Friday’s US stock market rally which saw the Dow climb 0.5% and the NASDAQ soar 1.5% on a Goldilocks employment report (strong enough to indicate the recovery continues but not strong enough to force the Fed to cut stimulus) appears to have run out of gas over the weekend. US index futures are essentially flat this morning, while in Europe, the Dax is up 0.2% and the FTSE is up 0.4%.
The loss of momentum this morning could be chalked up to a number of factors. In particular, China’s trade balance ($45.5B vs street $50.5B) and export growth (27.9% vs street 41.6% and previous 32.3%) both came in short of expectations. Also, G-7 finance ministers agreed to a US-led 15% global minimum tax for corporations which may be seen as the beginning of the end of multinationals being able to shop around between major developed countries for the lowest tax rate ahead of this coming weekend’s annual G-7 leaders’ summit.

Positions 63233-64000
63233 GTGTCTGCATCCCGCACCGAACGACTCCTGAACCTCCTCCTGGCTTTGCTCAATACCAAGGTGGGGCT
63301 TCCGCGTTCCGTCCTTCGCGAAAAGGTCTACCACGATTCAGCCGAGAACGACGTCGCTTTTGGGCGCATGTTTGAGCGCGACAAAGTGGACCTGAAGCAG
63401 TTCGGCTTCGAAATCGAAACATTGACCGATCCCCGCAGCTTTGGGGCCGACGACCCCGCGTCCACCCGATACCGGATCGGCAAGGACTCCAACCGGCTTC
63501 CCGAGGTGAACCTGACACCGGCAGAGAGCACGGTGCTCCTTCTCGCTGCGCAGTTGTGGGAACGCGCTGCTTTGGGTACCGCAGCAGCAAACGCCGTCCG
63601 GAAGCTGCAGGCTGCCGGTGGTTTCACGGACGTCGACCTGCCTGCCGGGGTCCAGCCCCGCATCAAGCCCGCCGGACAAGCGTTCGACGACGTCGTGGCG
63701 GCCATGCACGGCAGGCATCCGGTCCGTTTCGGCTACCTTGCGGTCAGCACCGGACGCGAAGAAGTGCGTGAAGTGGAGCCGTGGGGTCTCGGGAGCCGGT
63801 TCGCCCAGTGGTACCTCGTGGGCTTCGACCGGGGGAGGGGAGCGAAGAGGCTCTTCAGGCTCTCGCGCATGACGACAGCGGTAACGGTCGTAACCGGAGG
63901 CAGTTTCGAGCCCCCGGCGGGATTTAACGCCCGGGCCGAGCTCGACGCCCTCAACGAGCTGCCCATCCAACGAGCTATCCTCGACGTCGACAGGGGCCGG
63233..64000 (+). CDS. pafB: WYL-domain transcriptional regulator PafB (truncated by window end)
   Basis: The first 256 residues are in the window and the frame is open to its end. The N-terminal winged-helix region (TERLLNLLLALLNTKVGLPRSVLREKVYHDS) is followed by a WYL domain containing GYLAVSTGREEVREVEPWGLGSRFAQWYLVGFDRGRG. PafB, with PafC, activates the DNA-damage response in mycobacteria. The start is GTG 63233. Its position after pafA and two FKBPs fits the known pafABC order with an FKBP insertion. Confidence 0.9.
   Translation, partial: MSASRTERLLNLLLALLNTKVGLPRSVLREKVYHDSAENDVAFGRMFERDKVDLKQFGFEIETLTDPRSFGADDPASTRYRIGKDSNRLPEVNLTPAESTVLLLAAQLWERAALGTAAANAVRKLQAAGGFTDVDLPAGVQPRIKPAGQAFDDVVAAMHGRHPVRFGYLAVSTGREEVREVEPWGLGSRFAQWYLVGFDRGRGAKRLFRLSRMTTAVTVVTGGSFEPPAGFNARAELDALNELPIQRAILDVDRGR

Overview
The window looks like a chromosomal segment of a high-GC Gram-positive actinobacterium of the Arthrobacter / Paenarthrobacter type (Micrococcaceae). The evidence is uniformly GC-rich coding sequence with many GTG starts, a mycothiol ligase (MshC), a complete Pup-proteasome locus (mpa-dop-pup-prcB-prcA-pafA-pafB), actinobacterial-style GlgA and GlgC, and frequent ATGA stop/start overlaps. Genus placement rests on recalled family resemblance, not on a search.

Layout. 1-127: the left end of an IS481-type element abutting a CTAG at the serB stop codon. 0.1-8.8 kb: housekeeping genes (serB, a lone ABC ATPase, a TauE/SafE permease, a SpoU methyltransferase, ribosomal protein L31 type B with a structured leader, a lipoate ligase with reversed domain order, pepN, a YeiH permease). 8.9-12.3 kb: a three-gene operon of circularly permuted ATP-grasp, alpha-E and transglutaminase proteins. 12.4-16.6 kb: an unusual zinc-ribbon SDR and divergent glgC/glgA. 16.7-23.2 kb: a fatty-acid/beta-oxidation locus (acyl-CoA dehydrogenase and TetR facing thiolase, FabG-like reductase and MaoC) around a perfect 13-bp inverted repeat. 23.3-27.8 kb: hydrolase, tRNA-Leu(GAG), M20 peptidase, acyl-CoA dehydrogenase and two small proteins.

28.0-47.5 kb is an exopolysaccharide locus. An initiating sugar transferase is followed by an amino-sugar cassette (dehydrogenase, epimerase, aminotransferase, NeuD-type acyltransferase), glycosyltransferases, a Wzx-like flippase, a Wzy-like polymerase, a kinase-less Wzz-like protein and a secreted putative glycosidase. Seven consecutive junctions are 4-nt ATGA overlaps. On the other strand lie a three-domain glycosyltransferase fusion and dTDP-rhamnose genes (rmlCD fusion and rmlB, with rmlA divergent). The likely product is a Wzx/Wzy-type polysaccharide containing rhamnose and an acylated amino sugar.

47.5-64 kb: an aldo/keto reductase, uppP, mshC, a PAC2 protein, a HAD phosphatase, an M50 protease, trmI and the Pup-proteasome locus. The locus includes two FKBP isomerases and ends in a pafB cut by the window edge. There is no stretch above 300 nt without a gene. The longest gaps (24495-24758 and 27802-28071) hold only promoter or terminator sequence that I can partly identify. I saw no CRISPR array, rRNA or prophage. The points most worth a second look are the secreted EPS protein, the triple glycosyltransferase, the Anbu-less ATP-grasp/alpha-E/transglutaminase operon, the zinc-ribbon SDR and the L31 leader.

Copper is in retreat this morning, down 0.8% on the China trade disappointment. WTI and Brent Crude oil are down marginally ahead of the next round of talks with Iran. Although these negotiations could eventually lead to the easing of sanctions and increased Iranian oil exports, press reports suggest a deal appears unlikely ahead of Iran’s Presidential Election which is being held on June 18th.
As is common in the second week of the month, its pretty quiet for economic data with the main event being Thursday’s US inflation report. There are two central bank meetings of note, the Bank of Canada on Wednesday and the European Central Bank on Thursday. While no changes in policy are expected, investors may look for commentary on the states of their economies, particularly the impact of continuing lockdowns in Canada after Friday’s deeper than expected job losses. On the corporate side, there are a few retailers of interest reporting including Gamestop on Tuesday, Dollarama on Wednesday and Roots on Friday.